Holiday avocados have fruit that are oval in shape, large in size and remain green when ripe. The oil content of the fruit is medium and the taste is very good.
The flowers bloom in spring and harvest from September to January. It’s called Holiday because it’s harvesting during the holidays. It is also one of the diligent fruitful and short in size so it is also suitable for planting in pots or in your yard.
11. Pryor/Del Rio
This variety is also included in the type A avocado, pryor sometimes also called by the name Fantastic. It grows well in zones 8 through 11. The tree is medium-sized and grows to a height of 25 to 30 feet.
If properly formed and growing, Pryor can survive temperatures from 15 to 18F. Characteristics of the fruit: small shape, thin skin and green color like olives. The texture of the flesh of the fruit is creamy and tastes good, and it contains a lot of healthy oils.
Flowers bloom in winter to late spring. He can be harvested in August, until November.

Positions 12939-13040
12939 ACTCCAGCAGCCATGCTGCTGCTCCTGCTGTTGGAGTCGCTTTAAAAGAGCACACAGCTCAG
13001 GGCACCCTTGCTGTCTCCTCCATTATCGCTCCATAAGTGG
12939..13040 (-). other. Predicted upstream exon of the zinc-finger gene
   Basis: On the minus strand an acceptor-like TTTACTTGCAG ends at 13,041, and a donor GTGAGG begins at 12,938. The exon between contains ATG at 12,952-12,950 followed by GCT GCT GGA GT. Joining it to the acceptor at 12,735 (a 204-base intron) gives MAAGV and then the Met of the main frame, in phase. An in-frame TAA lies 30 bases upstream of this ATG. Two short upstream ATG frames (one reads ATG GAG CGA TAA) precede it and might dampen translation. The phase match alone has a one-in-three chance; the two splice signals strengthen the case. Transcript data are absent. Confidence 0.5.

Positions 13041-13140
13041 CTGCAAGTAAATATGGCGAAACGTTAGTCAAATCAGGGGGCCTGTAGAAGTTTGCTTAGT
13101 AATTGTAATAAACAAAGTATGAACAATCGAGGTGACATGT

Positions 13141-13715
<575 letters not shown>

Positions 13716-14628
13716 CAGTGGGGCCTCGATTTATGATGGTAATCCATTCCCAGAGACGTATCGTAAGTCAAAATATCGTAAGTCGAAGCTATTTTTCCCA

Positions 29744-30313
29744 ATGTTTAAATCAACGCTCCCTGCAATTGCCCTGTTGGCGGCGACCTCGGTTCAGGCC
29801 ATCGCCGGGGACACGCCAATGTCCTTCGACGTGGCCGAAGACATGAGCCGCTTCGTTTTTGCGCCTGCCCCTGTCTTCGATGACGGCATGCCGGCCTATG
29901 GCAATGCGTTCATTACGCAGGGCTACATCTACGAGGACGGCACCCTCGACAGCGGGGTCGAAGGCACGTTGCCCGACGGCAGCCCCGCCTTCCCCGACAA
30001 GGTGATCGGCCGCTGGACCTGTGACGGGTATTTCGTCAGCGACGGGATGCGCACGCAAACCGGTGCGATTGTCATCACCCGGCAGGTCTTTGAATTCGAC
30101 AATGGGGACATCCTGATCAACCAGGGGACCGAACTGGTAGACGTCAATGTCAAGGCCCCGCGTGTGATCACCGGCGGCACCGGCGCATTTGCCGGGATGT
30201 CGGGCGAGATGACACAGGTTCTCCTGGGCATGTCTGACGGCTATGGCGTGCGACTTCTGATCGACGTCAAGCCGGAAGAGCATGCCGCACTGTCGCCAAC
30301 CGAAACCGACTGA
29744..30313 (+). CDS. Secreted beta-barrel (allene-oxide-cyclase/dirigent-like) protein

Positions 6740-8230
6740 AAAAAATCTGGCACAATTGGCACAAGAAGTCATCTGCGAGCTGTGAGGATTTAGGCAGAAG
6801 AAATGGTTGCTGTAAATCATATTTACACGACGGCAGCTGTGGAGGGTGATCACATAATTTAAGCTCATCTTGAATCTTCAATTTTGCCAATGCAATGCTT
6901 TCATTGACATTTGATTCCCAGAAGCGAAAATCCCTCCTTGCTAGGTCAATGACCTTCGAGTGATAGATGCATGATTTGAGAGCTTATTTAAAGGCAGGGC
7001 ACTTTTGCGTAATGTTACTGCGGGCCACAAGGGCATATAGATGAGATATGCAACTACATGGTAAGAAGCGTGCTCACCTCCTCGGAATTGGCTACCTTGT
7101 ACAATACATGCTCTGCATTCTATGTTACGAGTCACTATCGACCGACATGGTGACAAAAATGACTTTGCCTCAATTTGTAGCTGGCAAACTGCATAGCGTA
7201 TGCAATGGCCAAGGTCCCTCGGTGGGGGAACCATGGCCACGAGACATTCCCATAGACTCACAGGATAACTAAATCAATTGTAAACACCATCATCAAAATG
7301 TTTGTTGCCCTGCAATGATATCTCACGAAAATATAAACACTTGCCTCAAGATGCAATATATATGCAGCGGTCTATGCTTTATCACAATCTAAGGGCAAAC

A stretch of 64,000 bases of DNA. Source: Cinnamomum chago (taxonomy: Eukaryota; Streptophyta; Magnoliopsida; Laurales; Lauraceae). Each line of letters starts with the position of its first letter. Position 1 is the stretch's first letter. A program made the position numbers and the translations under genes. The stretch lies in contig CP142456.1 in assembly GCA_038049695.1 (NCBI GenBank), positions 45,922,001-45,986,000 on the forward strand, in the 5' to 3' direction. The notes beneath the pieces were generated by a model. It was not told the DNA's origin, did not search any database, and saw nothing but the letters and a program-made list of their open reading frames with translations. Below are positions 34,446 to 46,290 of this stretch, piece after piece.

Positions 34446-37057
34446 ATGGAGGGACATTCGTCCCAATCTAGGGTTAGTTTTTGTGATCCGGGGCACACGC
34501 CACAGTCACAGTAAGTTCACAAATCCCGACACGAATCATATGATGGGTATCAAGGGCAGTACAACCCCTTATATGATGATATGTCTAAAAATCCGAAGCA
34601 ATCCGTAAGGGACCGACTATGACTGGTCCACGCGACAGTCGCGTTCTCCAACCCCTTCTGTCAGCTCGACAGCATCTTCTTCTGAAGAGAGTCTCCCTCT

12. Opal aka Lila
Another type A avocado, this is Opal aka Lila which has type A flowers and grows in USDA zones 8b/9-11. This is a small avocado with an average growth of 15 to 20 feet. It is cold-resistant to 15F for short periods, while its normal temperature is 20 to 22F.
The fruit has a rich and nutty taste, medium in size, the fruit will remain green when ripe. The flowers bloom in winter to spring and can be harvested in July and November.
See more: Why You Should Love Cara Cara Oranges?
8 Type B Varieties of Avocados
One of the type B avocados is Fuerte, this is a plant with open and pollination classified in type B, it has a different pollination system with the previous type A. Fuerte grows in zones 9-11, it grows to a large size and grows to 35 feet with a wide sprawling canopy.
Tolerates temperatures up to 28F, it must be protected from strong winds, it is not as heat resistant as the Hass avocado. The fruit is large green oval, and the skin is rough and easy to peel. The taste is amazing, creamy, and the oil content is lower than type A.
The flowers bloom in May to November and can be harvested from November to April of the following year. This is a very popular commercial avocado variety after Hass. Generally Fuerte plants are grown to be cross pollinated with Hass avocado.
Bacon also belongs to type B avocado, it grows well in zones b8 through 11. It grows upright to medium size, reaches 20 feet in height, and it is slightly smaller than other varieties in type B.